New Rep's "Chesapeake": Retrieving the Existence of Dog

If one were to pick a bone with New Rep’s production of “Chesapeake”, it would be to wonder why it took so doggone long to appear on the company’s schedule. The 1999 play by Lee Blessing, best known for his 1987 work, “A Walk in the Woods” (nominated for a Tony as Best Play and a finalist for the Pulitzer Prize in Drama), is a marvelous piece of theater. In the current mode of such works as “ART”, “Bakersfield Mist”, “Red”, and “Pitman Painters”, “Chesapeake” is an examination of the nature of art and the reliable judgment as to its worth (and, in the case of Blessing’s play, the consequent justification of its appropriateness for public funding). What could keep these dramas from becoming great art themselves is the fact that they share the same danger of potentially distancing an audience in that they are all more intellectually than emotionally involving. As political polemics, each must depend on the author’s gift of powerful speech and the actors’ equal gift of powerful interpretation. In the wrong hands, any of these plays could be a dull and pedantic diatribe. In the right hands, they can produce theatrical dynamite.

To criticize this play for this lack of emotional heft would be barking up the wrong tree. What sets this work apart is that it is basically a piece of performance art about a piece of performance art threatened with being defunded. The title refers to a Chesapeake Retriever, variously referred to as “Rat” or “Lucky”, owned by one Senator Therm Pooley (insert here “Strom Thurmond”, “Jesse Helms”, or your favorite conservative flavor of the month), who has attained political power largely based on his opposition to NEA (National Endowment for the Arts) funding for the artist Kerr (rhymes, not coincidentally, with “cur”). The first act sets up the conflict between the Senator and the artist, as well as the roles of the Senator’s wife, aide, and that canine. It ends with a literal cliffhanger. The second act, a lengthy shaggy dog story, becomes fantastic in both senses of the term, indescribable without this critic’s being guilty of one of theater’s all-time spoilers. Suffice it to say that the entire cast is fabulous, again in both senses of this term.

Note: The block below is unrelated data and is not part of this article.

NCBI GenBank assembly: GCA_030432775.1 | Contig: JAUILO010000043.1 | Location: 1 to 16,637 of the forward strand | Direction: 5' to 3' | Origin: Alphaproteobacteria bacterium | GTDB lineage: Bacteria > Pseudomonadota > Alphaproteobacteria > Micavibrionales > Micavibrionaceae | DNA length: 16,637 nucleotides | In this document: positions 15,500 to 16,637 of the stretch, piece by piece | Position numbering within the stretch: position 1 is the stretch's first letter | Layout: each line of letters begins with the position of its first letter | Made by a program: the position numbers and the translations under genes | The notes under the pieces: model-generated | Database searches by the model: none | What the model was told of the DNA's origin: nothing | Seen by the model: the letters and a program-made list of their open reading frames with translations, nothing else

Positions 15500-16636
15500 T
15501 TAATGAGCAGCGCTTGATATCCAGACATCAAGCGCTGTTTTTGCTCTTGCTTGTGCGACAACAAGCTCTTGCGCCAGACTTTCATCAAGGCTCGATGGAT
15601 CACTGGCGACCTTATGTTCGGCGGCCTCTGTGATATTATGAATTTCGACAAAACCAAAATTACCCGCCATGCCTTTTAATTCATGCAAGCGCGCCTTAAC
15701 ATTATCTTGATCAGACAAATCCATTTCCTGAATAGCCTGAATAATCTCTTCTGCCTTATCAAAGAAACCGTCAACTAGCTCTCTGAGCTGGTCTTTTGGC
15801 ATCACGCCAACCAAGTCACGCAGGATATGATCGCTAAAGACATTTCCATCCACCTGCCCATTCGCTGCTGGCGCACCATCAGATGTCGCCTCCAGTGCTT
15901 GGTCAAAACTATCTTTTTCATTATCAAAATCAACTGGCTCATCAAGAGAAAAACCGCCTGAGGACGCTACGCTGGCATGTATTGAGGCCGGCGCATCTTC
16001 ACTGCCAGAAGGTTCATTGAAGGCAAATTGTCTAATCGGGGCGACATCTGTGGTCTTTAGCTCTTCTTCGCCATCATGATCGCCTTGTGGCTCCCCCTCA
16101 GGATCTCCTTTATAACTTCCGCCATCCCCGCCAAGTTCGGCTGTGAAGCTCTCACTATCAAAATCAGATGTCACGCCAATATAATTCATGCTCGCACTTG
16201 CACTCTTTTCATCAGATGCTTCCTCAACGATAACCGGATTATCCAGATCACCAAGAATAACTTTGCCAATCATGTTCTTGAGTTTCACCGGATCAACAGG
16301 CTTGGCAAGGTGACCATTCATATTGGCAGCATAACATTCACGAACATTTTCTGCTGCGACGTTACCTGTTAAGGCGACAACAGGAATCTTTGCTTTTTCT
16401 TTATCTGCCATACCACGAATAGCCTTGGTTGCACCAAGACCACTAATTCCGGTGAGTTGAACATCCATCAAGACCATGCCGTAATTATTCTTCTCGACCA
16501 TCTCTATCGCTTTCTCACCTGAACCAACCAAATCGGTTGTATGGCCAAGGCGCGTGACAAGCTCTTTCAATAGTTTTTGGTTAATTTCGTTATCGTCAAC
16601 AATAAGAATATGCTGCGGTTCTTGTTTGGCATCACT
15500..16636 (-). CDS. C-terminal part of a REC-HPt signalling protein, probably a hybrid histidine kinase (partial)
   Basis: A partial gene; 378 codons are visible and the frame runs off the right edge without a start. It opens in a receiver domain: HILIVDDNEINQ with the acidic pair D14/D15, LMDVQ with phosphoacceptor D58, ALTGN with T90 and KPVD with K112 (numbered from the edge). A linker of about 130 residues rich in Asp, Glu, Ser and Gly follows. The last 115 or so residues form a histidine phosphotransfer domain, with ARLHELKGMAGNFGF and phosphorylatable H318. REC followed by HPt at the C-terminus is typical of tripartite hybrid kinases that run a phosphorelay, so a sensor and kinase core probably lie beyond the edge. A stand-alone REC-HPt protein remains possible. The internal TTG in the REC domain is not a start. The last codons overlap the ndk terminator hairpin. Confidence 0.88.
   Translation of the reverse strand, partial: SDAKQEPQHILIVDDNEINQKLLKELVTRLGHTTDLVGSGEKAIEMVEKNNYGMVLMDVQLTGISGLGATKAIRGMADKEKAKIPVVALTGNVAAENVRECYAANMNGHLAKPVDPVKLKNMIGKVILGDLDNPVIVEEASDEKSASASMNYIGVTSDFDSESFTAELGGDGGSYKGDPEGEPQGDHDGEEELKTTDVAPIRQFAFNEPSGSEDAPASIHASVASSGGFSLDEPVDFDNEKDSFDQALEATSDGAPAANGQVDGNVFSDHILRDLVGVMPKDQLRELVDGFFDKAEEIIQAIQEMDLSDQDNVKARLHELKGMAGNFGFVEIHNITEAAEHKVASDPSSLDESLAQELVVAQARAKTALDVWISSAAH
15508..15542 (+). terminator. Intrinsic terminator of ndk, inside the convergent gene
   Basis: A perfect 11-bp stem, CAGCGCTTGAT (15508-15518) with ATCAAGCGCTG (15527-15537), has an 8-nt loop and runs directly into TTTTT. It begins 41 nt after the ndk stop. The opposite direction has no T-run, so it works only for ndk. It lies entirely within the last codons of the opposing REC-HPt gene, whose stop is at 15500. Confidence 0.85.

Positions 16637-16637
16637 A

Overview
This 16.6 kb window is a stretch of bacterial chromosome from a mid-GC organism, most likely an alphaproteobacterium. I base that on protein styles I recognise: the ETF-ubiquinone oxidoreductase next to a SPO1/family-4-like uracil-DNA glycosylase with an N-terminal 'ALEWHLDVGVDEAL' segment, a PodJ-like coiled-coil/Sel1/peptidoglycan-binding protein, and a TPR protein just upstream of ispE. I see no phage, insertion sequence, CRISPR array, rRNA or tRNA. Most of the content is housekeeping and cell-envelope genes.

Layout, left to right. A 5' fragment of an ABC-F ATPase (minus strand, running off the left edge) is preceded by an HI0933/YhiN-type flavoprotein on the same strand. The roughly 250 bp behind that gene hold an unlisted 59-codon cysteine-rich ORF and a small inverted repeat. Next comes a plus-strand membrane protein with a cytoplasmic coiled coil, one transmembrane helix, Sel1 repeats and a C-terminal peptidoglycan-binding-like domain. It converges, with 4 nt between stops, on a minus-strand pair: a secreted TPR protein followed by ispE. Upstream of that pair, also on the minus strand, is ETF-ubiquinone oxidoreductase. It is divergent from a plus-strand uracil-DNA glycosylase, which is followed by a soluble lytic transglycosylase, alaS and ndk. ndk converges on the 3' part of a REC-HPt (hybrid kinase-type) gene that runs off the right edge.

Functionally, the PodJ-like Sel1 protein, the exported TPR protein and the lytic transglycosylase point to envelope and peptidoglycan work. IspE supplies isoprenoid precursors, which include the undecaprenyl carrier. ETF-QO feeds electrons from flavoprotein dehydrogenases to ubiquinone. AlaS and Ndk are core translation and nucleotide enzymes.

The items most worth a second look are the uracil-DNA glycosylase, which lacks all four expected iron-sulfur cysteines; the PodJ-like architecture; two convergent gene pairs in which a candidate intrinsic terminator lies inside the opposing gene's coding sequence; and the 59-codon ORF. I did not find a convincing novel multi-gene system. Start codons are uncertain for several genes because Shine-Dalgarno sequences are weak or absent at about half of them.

That entire cast happens to consist of one Georgia Lyman. As directed by Doug Lockwood, (who ironically performed in New Rep’s “ART” last season), she’s a one woman powerhouse. As the audience members first take their seats, she’s found sitting quietly on the sidelines, then gradually interacts with them, drawing them into her storytelling. The plot is based in part on the real-life experiences of the artists who in 1990 became known as the NEA Four, having had their funding revoked. If this sounds too heavy or pedestrian, rest assured that Blessing, Lockwood and Lyman manage to build, especially in the second act, a series of hilarious scenes. Lyman has never had such a golden plum of a role, which she gleefully inhabits. She’s aided by the extremely effective Lighting Design by Deb Sullivan (also responsible for the simple set involving a canvas floor cloth), perfectly timed Sound Design by David Reiffel, and appropriately versatile Costume Design by Adrienne Carlile.

At one point, Blessing has Kerr refer to the concept of “neoteny”, or physiological maturation that is slowed or delayed, later more specifically alluded to as childlikeness. Without sounding too, uh, dogmatic, isn’t that what good theater often brings out in all of us, as we experience the impact of role-play? And how terrific is it when we’re also motivated to ponder life’s mysteries. (For example, is there a dog?). Amidst all the (all too) familiar typical holiday fare of Dickensian urchins, rodent monarchs and ubiquitous caroling, you’d do well to unleash your inner non-seasonal theater fan and get thee to New Rep. Dog forbid you should miss this one.

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